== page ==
Pakistan: Journalists face tracking, arrests, and harassment amid PTI rallies

As police continue to crack down on violence and political protests in the aftermath of Pakistan’s May 9 unrest, journalists are facing increased harassment and surveillance by authorities, with at least one journalist in detention. The International Federation of Journalists (IFJ) and its affiliate, the Pakistan Federal Union of Journalists (PFUJ), condemn the mounting attacks and arrests and urge Pakistan's government to take appropriate steps to ensure the safety and security of all media workers, as required by law.

Police fire teargas shells towards supporters of former Pakistan's Prime Minister Imran protesting his arrest in Lahore on May 9, 2023. Credit: Arif Ali / AFP

In the days following the arrest of former Pakistani Prime Minister and Pakistan-Tehreef-e-Insaf (PTI) leader Imran Khan on May 9, journalists and media workers have suffered arrests, violence, and threats amid nationwide mass protests. Several journalists working near initial clashes between PTI supporters and military personnel outside the Lahore Corps Commanders Office (Jinnah House), have faced detention, as government tracking of all mobile phone numbers and calls near the residence, a practice called geo-fencing, placed many journalists covering the events under suspicion.

The accused include Bol News journalist Shahid Aslam, who is currently on bail in a January case for his alleged role in a leak of financial data. Further reports indicate that television journalist Ali Tariq was arrested while reporting at the residence and that GNN deputy bureau chief Sarfaraz Ahmad Khan had been subject to multiple home raids by law enforcement in the following days.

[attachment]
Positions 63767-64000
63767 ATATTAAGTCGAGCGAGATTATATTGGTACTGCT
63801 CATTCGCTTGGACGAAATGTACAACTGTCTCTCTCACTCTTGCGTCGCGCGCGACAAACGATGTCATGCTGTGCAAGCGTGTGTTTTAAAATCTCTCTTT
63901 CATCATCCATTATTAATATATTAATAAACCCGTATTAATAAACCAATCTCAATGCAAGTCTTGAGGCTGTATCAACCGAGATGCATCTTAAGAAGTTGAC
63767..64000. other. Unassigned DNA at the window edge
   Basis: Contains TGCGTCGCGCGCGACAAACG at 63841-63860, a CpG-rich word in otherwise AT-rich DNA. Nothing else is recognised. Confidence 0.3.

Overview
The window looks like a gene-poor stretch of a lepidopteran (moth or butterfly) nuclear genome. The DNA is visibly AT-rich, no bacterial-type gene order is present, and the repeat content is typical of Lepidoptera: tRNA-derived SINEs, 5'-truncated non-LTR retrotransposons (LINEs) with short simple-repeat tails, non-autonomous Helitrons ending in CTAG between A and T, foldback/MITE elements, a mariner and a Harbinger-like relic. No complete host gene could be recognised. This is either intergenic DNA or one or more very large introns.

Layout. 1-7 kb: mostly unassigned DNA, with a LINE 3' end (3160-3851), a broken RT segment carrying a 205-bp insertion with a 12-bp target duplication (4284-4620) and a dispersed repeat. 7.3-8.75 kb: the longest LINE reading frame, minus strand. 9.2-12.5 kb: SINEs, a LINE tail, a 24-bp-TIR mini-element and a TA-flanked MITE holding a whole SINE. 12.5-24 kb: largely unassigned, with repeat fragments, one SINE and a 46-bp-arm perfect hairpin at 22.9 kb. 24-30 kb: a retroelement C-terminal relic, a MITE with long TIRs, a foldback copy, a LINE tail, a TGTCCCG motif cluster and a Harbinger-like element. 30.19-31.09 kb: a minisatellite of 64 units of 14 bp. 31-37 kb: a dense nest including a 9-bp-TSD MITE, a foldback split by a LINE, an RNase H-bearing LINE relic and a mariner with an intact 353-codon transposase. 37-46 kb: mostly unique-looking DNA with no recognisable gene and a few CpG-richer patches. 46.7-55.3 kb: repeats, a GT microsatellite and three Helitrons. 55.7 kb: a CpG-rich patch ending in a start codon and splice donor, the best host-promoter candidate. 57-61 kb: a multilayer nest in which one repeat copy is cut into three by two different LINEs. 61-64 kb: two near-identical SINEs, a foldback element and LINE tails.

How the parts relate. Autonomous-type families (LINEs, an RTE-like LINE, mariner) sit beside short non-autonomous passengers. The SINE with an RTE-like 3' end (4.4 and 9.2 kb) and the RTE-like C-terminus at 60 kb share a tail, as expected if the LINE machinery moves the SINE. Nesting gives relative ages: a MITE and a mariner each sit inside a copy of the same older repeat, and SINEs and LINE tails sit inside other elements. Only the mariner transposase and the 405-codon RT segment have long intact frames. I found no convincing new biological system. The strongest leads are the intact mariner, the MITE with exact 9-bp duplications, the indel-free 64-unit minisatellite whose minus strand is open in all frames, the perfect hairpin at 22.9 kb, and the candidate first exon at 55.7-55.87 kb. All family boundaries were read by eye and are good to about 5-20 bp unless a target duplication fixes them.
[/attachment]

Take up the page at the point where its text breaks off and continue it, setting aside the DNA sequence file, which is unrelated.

In the wake of these geo-fencing incidents, the Lahore Press Club (LPC) requested the names and contact information of the reporters, drivers, and other staff members assigned to cover the protests on May 9, which was then shared with the government. LPC president Azam Chaudry also filed a petition before the Lahore High Court, which has since ruled that police are to be barred from harassing reporters over their coverage of the unrest.

In a separate incident, Ghotki journalist Nasrullah Gadani was detained in Mirpur Mathelo on the order of the Sindh Home Department on May 22. In a May 16 detention order, provincial authorities claimed that Gadani participated in civic disruptions, allegedly inciting people to block roads and organise sit-in demonstrations. The journalist’s colleagues denied the allegations and said was targeted for his coverage of public safety issues, with Sindh Human Rights Commission chair Justice Razvi stating the charges were ‘vague and insufficient’. The journalist was transferred to a central prison facility, with his brother planning to appeal the decision at Sindh’s High Court on Friday, May 26.

Several more journalists including Aftab Iqbal, Imran Riaz Khan, and Orya Maqbool Jan were alsoarrested, with Bol News TV President Sami Ibrahim detained on May 24 on ambiguous charges and Bol Media Group journalist Abid Abdullah reported missing since May 20.

Despite escalating threats to Pakistani media workers, senior journalist and PFUJ General Secretary Rana Azeem reported that his security detail was withdrawn by Punjab police. Azeem has confronted numerous threats against his life since 2013 from both state and non-state actors in Pakistan and was conferred protection from local authorities after receiving death threats in December 2022.

PFUJ President GM Jamali and Secretary General Rana Muhammad Azeem said: “Fundamental rights are being violated by arresting journalists when they arrive at Geofencing's location. The court should order the police to stop arresting journalists and to recover the arrested journalists.”

The IFJ said: “The safety, security and fundamental rights of journalists and media workers must not be compromised in times of political upheaval and unrest. Failure to protect journalists critically impairs the public's ability to obtain coverage of events in the public interest and restricts press freedom. The IFJ urges the Pakistani government and authorities to safeguard all journalists and media workers and immediately release those currently detained.”

For further information contact IFJ Asia - Pacific on [email protected]

The IFJ represents more than 600,000 journalists in 140 countries

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